Photo Credit: Shutterstock.com
Over the past week, I've had two different people share with me their stories about when they were on the precipice of committing suicide.
Seeing these amazing human beings before me now, it's difficult to fathom such thoughts ever crossed their minds. But, I suppose the same could be said for me, because I thought about killing myself a lot in the past, too.
By the time high school rolled around, things at home had digressed substantially. My relatives, especially my parents, continued to use me as an emotional whipping post and my growing eating disorder was becoming more of a problem than I could comprehend.
My only purpose in life seemed to be to take the brunt of my family's burden and if this was all the future I had, I no longer wanted to be a part of it.
I could only see two options: (1) get into a university where I’d finally live away from home, or (2) kill myself.
This wasn’t me being dramatic — this was me not being able to handle the hurt of being alive anymore, a pain that had flourished since I was a young girl.
I don't remember what I wrote in my college admissions statement, but I do recall that my senior year AP English teacher, a woman notorious for her criticism, offered to read our applications and later pulled me aside.
“Judy,” she said softly. “I want to tell you that your essay was by far the best college application I’ve read this year.”
I was shocked, but not quite surprised, because I felt that what she read was the subtext beneath the context. While I wrote about how invaluable it would be for the eldest of four children from immigrant parents to get into the best public university in California, what got me into Berkeley was the invisible intention behind every word:
Please save me.
And they did.
Yet, even after moving away, the depression, sadness and fury I held within continued to fuel an addictive bingeing and purging pattern that created a slow and more lethal way of dying. Parts of me still wanted to give up completely, I just hadn't committed to one grandiose act.
After years of running away from myself, only to find I was always there, I finally began my outpatient treatment program. Every experience and memory I tried to tamp down rose to the surface, so that anguish spread through my cells until hope turned black.
I had just returned from Shanghai from a promising editorial position, and had to start my life again from scratch. Furious that I could not be better, that I could not keep it all together, I felt like a fat failure. Fat, to me, had always been an expletive. Failure was simply a synonym.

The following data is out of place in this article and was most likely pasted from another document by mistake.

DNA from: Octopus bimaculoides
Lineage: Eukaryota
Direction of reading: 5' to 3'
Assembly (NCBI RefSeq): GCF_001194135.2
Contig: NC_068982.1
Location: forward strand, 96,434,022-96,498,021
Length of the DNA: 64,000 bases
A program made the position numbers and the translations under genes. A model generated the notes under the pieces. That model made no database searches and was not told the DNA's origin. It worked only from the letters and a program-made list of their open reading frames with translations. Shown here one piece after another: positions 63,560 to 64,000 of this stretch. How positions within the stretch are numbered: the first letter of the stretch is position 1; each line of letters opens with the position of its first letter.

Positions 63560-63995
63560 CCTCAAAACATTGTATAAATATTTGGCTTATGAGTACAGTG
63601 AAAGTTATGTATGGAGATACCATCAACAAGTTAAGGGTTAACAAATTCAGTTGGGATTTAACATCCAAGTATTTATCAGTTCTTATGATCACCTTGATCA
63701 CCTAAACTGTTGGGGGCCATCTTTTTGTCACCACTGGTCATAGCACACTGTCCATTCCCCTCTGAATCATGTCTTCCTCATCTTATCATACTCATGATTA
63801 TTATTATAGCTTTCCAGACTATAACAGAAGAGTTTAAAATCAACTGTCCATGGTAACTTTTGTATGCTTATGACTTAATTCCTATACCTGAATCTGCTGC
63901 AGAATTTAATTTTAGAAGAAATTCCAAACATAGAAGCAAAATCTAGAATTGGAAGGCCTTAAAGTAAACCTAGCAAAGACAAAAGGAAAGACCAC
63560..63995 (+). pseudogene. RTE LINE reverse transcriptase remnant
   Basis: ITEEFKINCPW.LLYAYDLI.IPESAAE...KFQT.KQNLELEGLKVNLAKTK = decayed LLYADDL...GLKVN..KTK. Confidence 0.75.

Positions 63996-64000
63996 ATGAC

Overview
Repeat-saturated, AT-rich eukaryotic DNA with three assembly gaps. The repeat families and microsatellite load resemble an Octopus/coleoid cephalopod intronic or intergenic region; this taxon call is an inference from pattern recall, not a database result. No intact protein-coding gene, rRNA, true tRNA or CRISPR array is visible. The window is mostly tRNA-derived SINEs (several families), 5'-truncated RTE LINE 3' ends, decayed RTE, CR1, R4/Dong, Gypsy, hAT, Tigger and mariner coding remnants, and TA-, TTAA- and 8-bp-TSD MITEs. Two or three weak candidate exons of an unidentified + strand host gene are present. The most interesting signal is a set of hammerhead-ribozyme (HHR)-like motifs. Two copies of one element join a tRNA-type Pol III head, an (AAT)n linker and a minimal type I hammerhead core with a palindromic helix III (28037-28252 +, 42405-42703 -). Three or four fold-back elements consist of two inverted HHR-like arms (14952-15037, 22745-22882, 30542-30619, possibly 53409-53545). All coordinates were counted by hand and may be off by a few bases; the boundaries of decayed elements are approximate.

My friends couldn’t comprehend what I was going through. I was living back in the house that broke me, and at 26, it didn’t seem like anything was ever going to get better.
So, one day, I drove myself to the cliffs in Malibu. While the ocean had always been a comfort to me, this time, it didn’t offer me reassurance as much as resolve. I walked to the ledge, cars zipping behind me on the 1 Highway, and plopped down.
Look, I told myself. I could jump. I could do this right now and no one would miss me.
I dangled my feet over the edge.
For some reason, I turned around to look back at my Jetta. I felt like it was sitting there, waiting for me.
Who would take care of my car? I wondered.
And then, I started to cry.
At this point, everything in my life was extremely painful, and nothing felt safe. I was in a hell of my own creation and had no idea how to get out. Yet, there was a small echo of soul within me that wanted to live, so it did whatever it could to pull me back towards the road than step off into nothingness.
That force projected feelings onto an inanimate object, because in that moment, I just needed to know that one thing — anything — cared that I stayed alive to see the next day and then the one after that.
Eventually, I got up. Walked back to my car. And drove home.
My life is now filled with so many blessings that my heart feels like its brimming over in gratitude. Just the other morning, I practiced yoga during low tide in front of the Self-Realization Fellowship in Encinitas with the sun basking on my body and surfers gliding on waves before me.
It was miraculous.
From the lowest of lows, I’ve learned how to experience the highest of highs. Often, when I visualize my sanctuary, it’s in a cave. I like the feeling of being covered and protected, where I can look out from a dim place into the light.
The closest physical place that creates a similar feeling is when I’m in my car, where I drive long distances and find myself again and again.
These days, I take my Audi to a different cliff. I bring a cozy blanket, recline my seat, open the sunroof, and lie back to stare at the stars and the moon. The water sways in the distance… and I am at peace.